Translational research practices have led to advances in Alzheimer's disease research, patient outcomes using Osteopathic Manipulative Treatment and more.
The presence of the CCDA has facilitated translational research from basic science mechanisms towards clinical application both within PCOM and outside its walls. Examples include:
Numerous peer-reviewed publications and review articles on Chlamydia pneumoniae involvement in Alzheimer's disease (AD) have been authored by PCOM investigators in conjunction with collaborators at Wayne State University School of Medicine. This research may result in therapeutic approaches using combinations of antibiotics and anti-inflammatory drugs in preventing and combating AD.
Examination of the inter-reliability of palpatory tests coupled with use of innovative methods for measuring the actual hand pressure used to palpate or deliver Osteopathic Manipulative Treatment (OMT) as well as correlation with the amount of hysteresis present in the tissues being examined before and after care has the potential to dramatically improve the evidence base underlying osteopathic manipulative medicine (OMM). This research will improve reporting of findings and teaching of procedures in osteopathic schools and permit better titration of clinical application of OMT.
CCDA translational clinical research activity was instituted in conjunction with members of the Department of Osteopathic Manipulative Medicine and its Human Performance and Biomechanics Laboratory. Subjects who have participated in previous research projects and who have experienced benefits from their protocol might have the opportunity to continue in a translational clinical research setting. Examples include:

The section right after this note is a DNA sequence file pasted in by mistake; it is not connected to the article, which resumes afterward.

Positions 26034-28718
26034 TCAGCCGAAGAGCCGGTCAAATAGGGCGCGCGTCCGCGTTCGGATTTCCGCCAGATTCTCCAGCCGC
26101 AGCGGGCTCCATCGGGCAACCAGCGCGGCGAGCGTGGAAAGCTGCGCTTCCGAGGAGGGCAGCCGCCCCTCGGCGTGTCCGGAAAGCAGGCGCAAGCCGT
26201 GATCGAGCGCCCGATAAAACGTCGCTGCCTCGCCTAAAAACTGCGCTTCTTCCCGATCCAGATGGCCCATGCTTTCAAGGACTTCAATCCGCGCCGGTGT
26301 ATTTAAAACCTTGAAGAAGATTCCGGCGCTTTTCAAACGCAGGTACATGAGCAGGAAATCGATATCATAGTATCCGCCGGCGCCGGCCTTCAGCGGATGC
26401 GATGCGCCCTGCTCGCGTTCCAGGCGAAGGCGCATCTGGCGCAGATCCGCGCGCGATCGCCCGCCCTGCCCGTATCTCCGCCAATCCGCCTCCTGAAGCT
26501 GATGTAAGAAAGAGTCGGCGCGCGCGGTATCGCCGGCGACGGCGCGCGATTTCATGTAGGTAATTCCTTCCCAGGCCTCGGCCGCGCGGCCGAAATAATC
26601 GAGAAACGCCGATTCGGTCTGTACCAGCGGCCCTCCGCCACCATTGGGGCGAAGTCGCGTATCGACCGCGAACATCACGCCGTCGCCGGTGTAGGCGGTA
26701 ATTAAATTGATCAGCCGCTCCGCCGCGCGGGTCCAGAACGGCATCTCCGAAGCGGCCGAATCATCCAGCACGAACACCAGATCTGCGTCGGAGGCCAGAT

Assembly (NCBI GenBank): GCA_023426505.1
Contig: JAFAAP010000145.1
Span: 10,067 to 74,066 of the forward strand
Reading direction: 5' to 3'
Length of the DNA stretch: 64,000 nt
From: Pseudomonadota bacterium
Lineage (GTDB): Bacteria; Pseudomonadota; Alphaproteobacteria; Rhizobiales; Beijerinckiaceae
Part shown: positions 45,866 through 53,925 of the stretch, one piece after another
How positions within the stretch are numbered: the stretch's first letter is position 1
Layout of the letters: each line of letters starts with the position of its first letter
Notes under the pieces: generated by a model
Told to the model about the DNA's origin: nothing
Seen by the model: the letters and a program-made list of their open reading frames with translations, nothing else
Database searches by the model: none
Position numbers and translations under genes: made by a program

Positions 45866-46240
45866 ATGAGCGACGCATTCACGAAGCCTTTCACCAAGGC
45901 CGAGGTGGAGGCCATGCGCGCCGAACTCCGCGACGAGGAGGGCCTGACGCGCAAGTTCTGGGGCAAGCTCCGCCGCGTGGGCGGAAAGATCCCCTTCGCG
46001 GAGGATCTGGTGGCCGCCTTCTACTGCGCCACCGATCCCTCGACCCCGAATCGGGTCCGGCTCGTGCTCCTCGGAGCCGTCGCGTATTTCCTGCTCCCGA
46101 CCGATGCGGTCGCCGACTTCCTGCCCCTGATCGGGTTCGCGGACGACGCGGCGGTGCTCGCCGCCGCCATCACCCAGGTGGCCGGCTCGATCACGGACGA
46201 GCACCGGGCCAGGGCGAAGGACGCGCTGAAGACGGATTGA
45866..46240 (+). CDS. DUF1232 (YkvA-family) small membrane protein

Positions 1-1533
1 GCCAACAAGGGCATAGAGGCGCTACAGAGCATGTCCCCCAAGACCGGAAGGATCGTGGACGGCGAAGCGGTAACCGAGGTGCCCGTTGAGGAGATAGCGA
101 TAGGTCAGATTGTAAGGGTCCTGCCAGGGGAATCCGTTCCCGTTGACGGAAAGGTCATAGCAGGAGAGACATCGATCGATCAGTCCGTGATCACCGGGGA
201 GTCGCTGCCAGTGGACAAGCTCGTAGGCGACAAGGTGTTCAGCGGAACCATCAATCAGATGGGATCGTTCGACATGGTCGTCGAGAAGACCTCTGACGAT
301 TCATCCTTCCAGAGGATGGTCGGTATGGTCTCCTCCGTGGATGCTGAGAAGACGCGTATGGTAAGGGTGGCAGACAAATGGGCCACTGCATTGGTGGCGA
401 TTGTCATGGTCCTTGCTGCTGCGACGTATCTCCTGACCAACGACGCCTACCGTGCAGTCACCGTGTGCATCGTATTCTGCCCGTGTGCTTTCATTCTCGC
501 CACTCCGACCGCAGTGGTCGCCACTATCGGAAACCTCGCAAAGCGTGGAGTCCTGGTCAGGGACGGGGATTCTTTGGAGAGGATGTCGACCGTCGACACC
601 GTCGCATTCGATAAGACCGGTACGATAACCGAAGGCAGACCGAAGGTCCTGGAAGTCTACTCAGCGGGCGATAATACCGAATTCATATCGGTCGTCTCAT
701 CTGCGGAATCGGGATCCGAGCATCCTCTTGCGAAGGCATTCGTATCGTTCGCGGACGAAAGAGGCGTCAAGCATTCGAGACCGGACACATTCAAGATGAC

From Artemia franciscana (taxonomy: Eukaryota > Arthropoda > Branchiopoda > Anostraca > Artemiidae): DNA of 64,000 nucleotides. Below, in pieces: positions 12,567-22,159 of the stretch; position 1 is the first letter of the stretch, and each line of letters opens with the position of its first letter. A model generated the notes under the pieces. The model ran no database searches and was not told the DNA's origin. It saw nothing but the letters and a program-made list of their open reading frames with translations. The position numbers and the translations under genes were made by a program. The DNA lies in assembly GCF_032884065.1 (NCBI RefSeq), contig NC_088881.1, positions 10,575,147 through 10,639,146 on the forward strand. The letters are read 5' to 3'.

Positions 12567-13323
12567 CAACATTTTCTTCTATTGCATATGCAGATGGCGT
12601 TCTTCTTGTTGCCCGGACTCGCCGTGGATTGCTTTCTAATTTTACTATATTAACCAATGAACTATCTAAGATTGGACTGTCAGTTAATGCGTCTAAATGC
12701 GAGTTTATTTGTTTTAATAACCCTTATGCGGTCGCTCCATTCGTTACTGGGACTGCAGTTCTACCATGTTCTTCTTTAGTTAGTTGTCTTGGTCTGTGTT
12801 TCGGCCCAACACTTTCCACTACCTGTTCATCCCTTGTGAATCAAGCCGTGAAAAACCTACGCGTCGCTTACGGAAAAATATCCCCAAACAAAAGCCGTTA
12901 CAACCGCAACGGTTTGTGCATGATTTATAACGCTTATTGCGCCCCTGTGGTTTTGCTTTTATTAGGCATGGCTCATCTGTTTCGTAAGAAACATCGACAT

Multiple sclerosis patients having access to ongoing care with IsoPUMP® Maximal Effort Exercise equipment. In several studies using this protocol, individuals with MS have gained strength lasting for months after discontinuing their exercise protocol. There were also improvements in memory, gait and other measures.
Parkinson's disease patients having continued access to osteopathic manipulative treatment (OMT) and/or with periodic acceleration therapy (PAT). Preliminary data is showing an improvement in gait for either modality and other osteopathic institutions have shown improvement with OMT.
Carpal tunnel syndrome (CTS) patients having access to OMT and/or certain energy-emitting devices such as low-level laser therapy (LLLT) or therapeutic magnetic resonance (TMR). Studies have shown benefits when OMT is added to other conservative care and numerous positive comments have been seen in reducing pain and improving function with the energy-emitting devices alone or in concert with OMT.
Studies look at low back pain patients with lumbar spondylolisthesis (forward slippage of the spine) who have access to use the Levitor® pelvic orthotic device and OMT. Numerous studies have demonstrated improvement in posture and/or back pain for patients with this spinal disorder and treatment with this combined protocol.